Talk to us

Please share your story tips by emailing editor@courierherald.com.

To share your opinion for publication, submit a letter through our website https://www.courierherald.com/submit-letter/. Include your name, address and daytime phone number. (We’ll only publish your name and hometown.) Please keep letters to 500 words or less.

More in Business

New Emerald Queen Casino in Tacoma to open June 8

$400M, 310,000-square-foot facility will open with COVID-19 precautions

A brighter future for papermakers | Brunell

COVID-19 had a surprising effect on locally-manufactured paper products.

Like similar businesses across King, Snohomish and Pierce counties, Bothell restaurant Hana Sushi closed due to public-health concerns. Sound Publishing file photo
Inslee changes course, says diners won’t have to sign in

Restaurants may still ask customers for information that contact tracers could use to stop an outbreak.

Coronavirus, work must coexist | Don Brunell

A cure isn’t available, but we can’t stay shut down.

Businesses, nonprofits asked to participate in COVID-19 impact survey

Regional effort in King, Snohomish and Pierce counties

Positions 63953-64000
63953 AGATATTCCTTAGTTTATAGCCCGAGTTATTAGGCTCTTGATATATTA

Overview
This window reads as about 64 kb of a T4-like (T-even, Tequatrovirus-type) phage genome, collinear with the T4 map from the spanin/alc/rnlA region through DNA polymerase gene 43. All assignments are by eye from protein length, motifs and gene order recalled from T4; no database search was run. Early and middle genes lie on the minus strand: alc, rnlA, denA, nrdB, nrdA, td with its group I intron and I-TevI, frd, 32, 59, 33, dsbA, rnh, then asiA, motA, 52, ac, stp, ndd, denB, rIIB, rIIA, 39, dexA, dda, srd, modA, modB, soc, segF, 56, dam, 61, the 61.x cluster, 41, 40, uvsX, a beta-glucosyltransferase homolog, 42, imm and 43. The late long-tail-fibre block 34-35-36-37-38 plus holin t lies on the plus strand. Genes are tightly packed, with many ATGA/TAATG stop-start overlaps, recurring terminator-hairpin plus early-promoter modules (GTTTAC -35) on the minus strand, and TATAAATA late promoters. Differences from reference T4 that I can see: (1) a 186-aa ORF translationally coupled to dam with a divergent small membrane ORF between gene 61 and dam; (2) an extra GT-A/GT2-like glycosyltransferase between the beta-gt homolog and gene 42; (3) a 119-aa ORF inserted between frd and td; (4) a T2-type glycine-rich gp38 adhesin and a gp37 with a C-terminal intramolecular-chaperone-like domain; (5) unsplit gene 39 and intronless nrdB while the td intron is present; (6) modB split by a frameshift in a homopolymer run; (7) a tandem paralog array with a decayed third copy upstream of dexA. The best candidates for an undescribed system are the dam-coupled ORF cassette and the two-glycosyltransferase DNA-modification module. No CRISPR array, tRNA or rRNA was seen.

Unemployment payments provide necessary cushions for jobless Americans | Don Brunell

The numbers you read on the news are likely lower than the true impact.

NASA selects Kent-based Blue Origin to help return humans to the Moon

Goal to land the first woman and next man on the surface by 2024

Construction worker installs siding to a building in Snoqualmie. File photo
Inslee gives construction a green light

It was unclear when sites would re-open, but employees will have to have PPE and stay six feet apart.

Report shows severity of COVID-19 impacts on hotels nationwide

70% of employees laid off or furloughed, eight in 10 hotel rooms empty

Green River College offers free webinar for local businesses

The online presentation will go over how to access various federal loans and business basics that will help you weather the pandemic